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Cleveland Cavaliers Rumors: Is a Caris LeVert Trade the Right Move?

The Cleveland Cavaliers will have to make a decision on whether or not to trade Caris LeVert at the deadline. Tony Pesta checks out the recent Cleveland Cavaliers rumors, focused on Caris LeVert.
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Cleveland Cavaliers Rumors: Is a Caris LeVert Trade the Right Move?

We are one month away from the NBA trade deadline and if someone on the Cleveland Cavaliers will be shipped out of Ohio, it's probably Caris LeVert.

LeVert was acquired at last year's deadline in a swap including Ricky Rubio and a few NBA Draft picks. At the time, Cleveland was desperate for another playmaker to ease the load off Darius Garland.

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Now? The Cavaliers' backcourt is loaded with shot creators. The arrival of Donovan Mitchell and the return of Rubio have given the Cavs enough playmakers to keep the wheels turning for 48 minutes.

As a result, LeVert's role with the team will be tested. Considering he's on a reasonable $18 million dollar contract that expires this summer, he is also the easiest asset to flip for Cleveland.

But is trading LeVert as much of a no-brainer as it seems? Let's break down a few pros and cons of dealing the 28-year-old combo guard.

Cleveland Cavaliers: Pros and Cons of Trading Caris LeVert

Pro - Upgrade for Fit

The most obvious benefit of trading LeVert is the Cavaliers get a chance to address their biggest need, 3-point shooting.

While a straight-up swap for LeVert is unlikely to bring an overall upgrade in talent -- it can serve as an upgrade in terms of fit. Cleveland ranks 19th in 3-pointers made and would be even worse if it weren't for Donovan Mitchell, who has made 143 total 3-pointers this season, second most in the NBA.

The Cavs are lacking a true 3-and-D wing and while there aren't many on the market, trading LeVert is their best bet at snagging one this season. An asset like Harrison Barnes or Jae Crowder is something Koby Altman would have to strongly consider if it became a possibility.

Con - Lose a Spark Plug

While the Cavaliers have no shortage of ball handlers with Darius Garland, Donovan Mitchell, Ricky Rubio, and Raul Neto making up the rotation at full strength -- you can never have too much depth.

LeVert has found a niche as a secondary playmaker next to Garland or Mitchell. He's averaging 3.7 assists per game and has offered a jolt of offense to the second unit that is often needed to get the Cavs rolling.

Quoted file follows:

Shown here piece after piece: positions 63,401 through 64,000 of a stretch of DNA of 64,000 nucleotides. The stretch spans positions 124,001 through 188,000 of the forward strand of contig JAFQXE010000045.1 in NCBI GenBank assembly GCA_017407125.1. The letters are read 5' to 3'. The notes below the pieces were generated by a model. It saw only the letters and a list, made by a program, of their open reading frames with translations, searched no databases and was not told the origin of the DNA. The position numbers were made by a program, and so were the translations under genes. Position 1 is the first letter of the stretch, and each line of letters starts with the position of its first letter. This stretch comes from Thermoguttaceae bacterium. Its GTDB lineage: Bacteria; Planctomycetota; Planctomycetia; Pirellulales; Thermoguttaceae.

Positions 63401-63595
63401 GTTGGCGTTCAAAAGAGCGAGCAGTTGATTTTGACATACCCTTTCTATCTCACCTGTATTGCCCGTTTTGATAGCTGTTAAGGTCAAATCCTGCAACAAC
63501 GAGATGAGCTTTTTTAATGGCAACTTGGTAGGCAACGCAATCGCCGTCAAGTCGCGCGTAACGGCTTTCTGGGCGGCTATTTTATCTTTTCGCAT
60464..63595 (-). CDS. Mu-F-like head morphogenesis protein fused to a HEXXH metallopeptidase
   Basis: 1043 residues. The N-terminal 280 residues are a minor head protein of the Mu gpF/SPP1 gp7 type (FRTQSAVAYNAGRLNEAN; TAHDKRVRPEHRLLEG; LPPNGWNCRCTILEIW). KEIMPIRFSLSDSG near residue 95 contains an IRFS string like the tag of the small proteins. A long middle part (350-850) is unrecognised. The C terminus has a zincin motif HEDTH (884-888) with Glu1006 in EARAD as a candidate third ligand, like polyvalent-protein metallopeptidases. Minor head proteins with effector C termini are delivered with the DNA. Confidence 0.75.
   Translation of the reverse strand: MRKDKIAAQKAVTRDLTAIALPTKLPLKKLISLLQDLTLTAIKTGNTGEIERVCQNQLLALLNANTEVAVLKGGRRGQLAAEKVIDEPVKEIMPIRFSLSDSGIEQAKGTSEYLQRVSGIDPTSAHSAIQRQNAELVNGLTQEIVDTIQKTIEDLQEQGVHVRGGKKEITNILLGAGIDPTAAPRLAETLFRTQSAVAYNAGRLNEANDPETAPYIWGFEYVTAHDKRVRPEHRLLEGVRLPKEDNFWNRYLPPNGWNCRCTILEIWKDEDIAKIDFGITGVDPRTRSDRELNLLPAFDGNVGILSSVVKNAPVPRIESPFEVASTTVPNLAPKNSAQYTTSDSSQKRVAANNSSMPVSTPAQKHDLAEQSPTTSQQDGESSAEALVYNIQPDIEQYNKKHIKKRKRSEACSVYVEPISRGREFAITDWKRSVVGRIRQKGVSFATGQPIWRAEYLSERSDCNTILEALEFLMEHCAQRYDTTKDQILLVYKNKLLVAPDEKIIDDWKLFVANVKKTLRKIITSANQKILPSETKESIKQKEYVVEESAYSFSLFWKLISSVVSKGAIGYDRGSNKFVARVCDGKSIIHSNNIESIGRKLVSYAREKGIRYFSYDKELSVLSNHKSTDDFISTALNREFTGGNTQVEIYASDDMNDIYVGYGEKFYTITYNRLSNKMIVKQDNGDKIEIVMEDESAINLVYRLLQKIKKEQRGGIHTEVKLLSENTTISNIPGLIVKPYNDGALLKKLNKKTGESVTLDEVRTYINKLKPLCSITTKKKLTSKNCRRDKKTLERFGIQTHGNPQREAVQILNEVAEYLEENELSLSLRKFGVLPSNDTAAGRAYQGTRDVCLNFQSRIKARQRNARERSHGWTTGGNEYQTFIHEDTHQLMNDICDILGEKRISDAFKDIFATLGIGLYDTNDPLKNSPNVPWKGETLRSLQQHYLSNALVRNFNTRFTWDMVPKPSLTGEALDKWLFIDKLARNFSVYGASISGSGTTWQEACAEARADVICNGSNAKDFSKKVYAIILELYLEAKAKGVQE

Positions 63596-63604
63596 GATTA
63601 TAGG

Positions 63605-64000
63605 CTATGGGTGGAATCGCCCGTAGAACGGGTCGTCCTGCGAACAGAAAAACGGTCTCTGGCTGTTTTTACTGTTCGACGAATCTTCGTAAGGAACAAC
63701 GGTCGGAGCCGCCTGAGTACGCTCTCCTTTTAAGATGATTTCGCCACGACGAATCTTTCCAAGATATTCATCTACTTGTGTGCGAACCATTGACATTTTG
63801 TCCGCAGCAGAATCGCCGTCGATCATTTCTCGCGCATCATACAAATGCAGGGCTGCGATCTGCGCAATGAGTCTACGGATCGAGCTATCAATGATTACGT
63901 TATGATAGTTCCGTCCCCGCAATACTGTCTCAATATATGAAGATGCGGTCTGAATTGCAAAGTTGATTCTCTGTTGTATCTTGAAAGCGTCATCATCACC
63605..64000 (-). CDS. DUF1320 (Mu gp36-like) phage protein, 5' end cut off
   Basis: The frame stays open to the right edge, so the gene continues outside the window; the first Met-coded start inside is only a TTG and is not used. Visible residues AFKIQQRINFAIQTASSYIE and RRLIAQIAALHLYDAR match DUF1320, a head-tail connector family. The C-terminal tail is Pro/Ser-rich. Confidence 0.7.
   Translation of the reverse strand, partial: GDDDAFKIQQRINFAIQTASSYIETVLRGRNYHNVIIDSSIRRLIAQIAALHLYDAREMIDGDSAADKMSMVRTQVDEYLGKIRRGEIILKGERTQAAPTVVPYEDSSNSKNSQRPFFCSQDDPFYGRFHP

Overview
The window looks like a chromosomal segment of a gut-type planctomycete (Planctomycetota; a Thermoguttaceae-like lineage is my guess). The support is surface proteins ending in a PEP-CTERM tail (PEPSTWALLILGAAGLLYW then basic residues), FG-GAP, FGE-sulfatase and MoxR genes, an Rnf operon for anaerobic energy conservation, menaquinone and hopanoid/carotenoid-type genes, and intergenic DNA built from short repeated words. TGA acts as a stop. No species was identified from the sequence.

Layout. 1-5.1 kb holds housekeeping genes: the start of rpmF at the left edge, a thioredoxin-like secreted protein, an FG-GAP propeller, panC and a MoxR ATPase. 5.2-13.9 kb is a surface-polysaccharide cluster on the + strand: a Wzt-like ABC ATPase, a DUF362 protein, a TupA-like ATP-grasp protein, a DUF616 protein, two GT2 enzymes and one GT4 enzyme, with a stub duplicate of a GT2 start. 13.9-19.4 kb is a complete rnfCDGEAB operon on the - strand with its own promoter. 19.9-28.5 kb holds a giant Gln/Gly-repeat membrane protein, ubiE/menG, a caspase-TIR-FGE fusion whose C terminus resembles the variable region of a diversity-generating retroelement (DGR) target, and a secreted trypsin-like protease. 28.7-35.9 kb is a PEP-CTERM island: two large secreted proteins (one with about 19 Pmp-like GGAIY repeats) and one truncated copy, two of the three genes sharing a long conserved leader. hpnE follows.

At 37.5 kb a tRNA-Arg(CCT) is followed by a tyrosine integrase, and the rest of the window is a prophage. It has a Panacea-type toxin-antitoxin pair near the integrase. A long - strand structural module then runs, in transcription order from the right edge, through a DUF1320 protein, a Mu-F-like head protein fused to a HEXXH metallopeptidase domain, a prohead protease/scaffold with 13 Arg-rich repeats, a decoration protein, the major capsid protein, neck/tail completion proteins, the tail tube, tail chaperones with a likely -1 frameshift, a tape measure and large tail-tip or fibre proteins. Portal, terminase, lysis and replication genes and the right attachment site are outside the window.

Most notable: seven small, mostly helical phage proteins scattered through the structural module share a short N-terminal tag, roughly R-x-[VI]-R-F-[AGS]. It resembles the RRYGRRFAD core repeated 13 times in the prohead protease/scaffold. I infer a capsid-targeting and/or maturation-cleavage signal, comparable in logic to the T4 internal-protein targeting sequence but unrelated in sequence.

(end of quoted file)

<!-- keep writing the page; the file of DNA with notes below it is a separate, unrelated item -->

Trading LeVert might lend the Cavaliers a better 3-point shooter but it's unlikely they find another all-around scorer and distributor that can fill his role on the bench.

Pro - More Touches for the Frontcourt

With this being said, ditching LeVert for a more traditional spot-up shooter would free the rest of the starting lineup to play fast and loose.

The Cavs have a spacing issue that is compounded by their league-slowest pace. Combine this with two All-Star guards making up the backcourt -- and a ball-dominant sixth man, it's hard for the likes of Jarrett Allen and Evan Mobley to find touches.

Both of the big men are receiving fewer touches than last season and it's part of the reason why Cleveland's offense can feel more rigid than it should. Trading LeVert not only removes another ball-handler from the equation but also adds more spacing for the bigs to work.

Con - Disrupt Chemistry

No matter how enticing, shaking up the rotation at the deadline is rarely a move that pays off for title-contending teams. Sure, every once in a while you see a situation like Milwaukee acquiring P.J. Tucker just before rattling off a championship run -- but usually, disrupting a core right before the playoffs is not worth the price.

Trading LeVert in February would give the Cavs roughly two months to integrate a new piece and prepare for the playoffs. This is a high-risk, moderate-reward situation for the Cavs unless they find a trade partner that is an absolute win.

What's more, LeVert is just recently hitting his stride. Always a streaky player, LeVert has been growing more comfortable in his role on the bench. He's averaging 14.6 points on 45.6% shooting from the floor since early December and is playing superb defense on a nightly basis.

The Cavaliers have a glaring weakness on the 3-point line and it's hard to resist the urge to shake things up at the deadline in order to address it. Yet, they might be better served running with this squad for the upcoming playoffs and returning to the drawing board this summer.

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Tony Pesta graduated from Cleveland State University in 2022 with a degree in journalism. He covers the Cleveland Cavaliers for Fear the Sword and OddsChecker. You can follow him on Twitter at @Tony_Pesta.

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